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UPMC/University of Pittsburgh Schools of the Health Sciences

Rodney Landreneau, M.D.
Rodney Landreneau, M.D.

Timothy R. Billiar, M.D.
Timothy R. Billiar, M.D.

UPMC Media Relations

University Of Pittsburgh Cancer Institute Study Finds Minimally Invasive Esophagectomy Results In Improved Survival And Shorter Hospital Stays

PITTSBURGH, April 24, 2003 — Findings from the largest study to date evaluating minimally invasive esophagectomy, or removal of the esophagus to treat esophageal cancer , indicate that the procedure results in lower mortality rates and shorter hospital stays compared with most open procedures. The results of the study, conducted by James D. Luketich, M.D., associate professor of surgery and chief, division of thoracic surgery, University of Pittsburgh Medical Center (UPMC) and co-director, Lung and Esophageal Cancer Program, University of Pittsburgh Cancer Institute, and Chrish Fernando, M.D., also of UPMC, will be presented at the 123rd Annual Meeting of the American Surgical Association (ASA), April 24-26, at the J.W. Marriott in Washington, D.C.

Minimally invasive esophagectomy, or MIE, was evaluated in 221 patients at UPMC from June 1996 through August 2002. Average hospital stays and mortality rates were compared with similar-size studies of open methods including thoracotomy (surgical opening of the chest wall) and laparotomy (surgical opening of the abdomen), or both. The study found that the median hospital stay was seven days for patients who underwent MIE compared with typical hospital stays in excess of 10 days for patients who underwent open procedures. The study also found that mortality occurred in 1.3 percent of the MIE cases compared with typical mortality rates of up to 5 percent or higher as reported for open procedures.

MIE is a video-assisted surgical procedure that utilizes instruments introduced into the body through very small incisions and a laparoscope, or tiny camera. Patients who are candidates for MIE undergo extensive preoperative evaluation involving laparoscopic staging, endoscopic ultrasound and CT scans to assess the extent of the disease.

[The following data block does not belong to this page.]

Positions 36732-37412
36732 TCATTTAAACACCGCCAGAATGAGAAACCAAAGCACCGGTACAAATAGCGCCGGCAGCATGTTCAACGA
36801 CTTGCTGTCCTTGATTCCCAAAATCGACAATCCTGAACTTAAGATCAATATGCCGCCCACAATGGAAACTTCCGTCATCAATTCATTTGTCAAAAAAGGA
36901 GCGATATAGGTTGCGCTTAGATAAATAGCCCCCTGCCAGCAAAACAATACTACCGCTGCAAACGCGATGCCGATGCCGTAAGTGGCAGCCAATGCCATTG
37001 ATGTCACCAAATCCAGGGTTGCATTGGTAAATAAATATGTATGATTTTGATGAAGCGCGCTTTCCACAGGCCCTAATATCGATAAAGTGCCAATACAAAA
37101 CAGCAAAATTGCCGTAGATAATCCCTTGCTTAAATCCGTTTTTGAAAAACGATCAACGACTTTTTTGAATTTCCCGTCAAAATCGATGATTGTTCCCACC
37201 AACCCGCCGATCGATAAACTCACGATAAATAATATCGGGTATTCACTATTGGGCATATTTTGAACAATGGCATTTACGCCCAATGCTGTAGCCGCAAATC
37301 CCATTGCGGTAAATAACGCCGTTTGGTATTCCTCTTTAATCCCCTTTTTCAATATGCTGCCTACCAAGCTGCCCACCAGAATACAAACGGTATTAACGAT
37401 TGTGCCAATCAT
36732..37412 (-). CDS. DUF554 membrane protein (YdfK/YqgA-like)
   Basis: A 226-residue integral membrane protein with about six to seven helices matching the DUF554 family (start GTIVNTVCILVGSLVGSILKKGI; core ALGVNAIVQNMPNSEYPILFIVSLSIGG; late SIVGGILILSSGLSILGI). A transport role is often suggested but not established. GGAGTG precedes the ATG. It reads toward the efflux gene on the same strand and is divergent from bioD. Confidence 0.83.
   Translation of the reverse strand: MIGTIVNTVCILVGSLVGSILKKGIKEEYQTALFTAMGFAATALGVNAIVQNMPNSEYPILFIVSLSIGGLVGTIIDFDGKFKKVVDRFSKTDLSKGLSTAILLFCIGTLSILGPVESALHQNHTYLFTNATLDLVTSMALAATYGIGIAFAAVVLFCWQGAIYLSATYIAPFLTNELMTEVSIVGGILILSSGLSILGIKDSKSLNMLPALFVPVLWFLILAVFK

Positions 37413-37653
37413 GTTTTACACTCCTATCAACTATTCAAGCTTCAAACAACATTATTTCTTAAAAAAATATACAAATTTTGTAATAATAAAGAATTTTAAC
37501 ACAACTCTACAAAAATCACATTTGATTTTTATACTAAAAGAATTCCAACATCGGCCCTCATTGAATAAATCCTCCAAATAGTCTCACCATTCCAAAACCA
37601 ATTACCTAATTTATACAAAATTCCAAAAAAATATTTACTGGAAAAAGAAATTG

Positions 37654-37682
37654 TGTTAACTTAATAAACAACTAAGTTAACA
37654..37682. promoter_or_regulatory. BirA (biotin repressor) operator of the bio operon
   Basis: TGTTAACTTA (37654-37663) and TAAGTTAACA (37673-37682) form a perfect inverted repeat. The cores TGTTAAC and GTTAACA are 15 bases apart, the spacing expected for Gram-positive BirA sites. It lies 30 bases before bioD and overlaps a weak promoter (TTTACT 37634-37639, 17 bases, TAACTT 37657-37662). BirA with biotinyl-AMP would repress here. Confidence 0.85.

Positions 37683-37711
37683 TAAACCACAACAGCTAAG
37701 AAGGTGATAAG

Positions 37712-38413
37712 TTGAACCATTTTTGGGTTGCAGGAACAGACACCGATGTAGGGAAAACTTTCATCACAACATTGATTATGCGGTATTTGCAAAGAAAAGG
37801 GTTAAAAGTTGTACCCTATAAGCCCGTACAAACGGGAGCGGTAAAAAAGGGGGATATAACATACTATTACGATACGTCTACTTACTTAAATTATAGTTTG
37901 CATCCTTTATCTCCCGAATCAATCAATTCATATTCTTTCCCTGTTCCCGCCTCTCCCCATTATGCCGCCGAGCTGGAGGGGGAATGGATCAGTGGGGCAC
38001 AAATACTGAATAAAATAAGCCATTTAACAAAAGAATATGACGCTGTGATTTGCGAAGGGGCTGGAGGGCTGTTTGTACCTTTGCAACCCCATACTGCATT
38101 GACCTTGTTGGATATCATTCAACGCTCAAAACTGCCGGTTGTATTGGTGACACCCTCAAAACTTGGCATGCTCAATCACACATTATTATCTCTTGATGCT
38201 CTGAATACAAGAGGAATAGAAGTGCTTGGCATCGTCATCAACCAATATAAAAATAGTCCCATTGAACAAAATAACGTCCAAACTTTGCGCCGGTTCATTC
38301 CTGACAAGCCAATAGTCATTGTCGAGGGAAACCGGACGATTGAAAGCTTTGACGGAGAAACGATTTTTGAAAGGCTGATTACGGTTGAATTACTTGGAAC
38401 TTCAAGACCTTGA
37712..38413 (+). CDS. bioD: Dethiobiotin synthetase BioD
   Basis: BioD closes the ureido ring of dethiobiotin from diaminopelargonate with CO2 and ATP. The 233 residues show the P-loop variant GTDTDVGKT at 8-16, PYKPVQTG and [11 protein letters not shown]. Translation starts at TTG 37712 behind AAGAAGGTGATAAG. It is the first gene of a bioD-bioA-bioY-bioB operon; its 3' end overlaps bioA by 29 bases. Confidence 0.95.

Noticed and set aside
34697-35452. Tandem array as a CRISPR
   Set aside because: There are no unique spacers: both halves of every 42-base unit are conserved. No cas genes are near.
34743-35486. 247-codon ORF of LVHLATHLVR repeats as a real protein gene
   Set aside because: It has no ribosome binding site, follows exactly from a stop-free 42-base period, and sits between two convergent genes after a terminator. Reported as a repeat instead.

“Our study demonstrates that minimally invasive esophagectomy offers results as good as, if not better than, open esophageal procedures,” said Dr. Luketich, who is also co-director of the Mark Ravitch/Leon C. Hirsch Center for Minimally Invasive Surgery at UPMC. “These results are encouraging and demonstrate that MIE can improve patient outcomes without compromising accepted standards of care.” Dr. Luketich stressed, however, that the success of esophagectomy, whether done through standard open approaches or minimally invasively, largely depends on surgical expertise in the procedure and volume of procedures performed annually. He also noted that excellent results using open approaches have been reported from centers that specialize in esophagectomy.

The study included 186 men and 35 women with a median age of 66 years who underwent MIE for esophageal cancer. MIE was successfully completed in 93 percent (205) of the patients. Median stay in the intensive care unit was one day and median hospital stay was seven days. At a mean follow-up of 13.4 months, 90 percent of stage I, 65 percent of stage II and 25 percent of stage III patients had survived their cancer.

These findings have led to the formation of an intergroup trial to assess the results of MIE in a multi-site setting that will include several cancer centers. The multi-site study will be coordinated by the Eastern Cooperative Oncology Group (ECOG) and the primary site for the study will be the University of Pittsburgh Cancer Institute.

The American Cancer Society estimates that in 2003, approximately 13,900 people will develop esophageal cancer in the United States, and 13,000 will die from the disease. It also has been noted that esophageal cancer is rapidly rising in the United States. The only known risk factor for esophageal cancer is chronic heartburn. Esophageal cancer can develop in any part of the esophagus and often spreads to the windpipe, large blood vessels in the chest, lungs, liver and stomach. Symptoms of esophageal cancer include difficulty swallowing, weight loss, loss of appetite, coughing, hoarseness, bone pain and shortness of breath.

Co-authors for the study include Chrish Fernando, M.D., Miguel Alvelo-Rivera, M.D., Philip Schauer, M.D., Percival O. Buenaventura, M.D., Neil A. Christie, M.D., James McCaughan, M.D., and Rodney Landreneau, M.D., all with the University of Pittsburgh. The study was sponsored by ASA member Timothy R. Billiar, M.D., professor and chairman of surgery, University of Pittsburgh.

The ASA was founded in 1880 and is the nation’s oldest and most prestigious surgical organization. Membership includes leading surgeons from around the world. The primary mission of the ASA is to provide a national forum for presenting the developing state of the art and science of surgery and the elevation of the standards of the medical/surgical profession.

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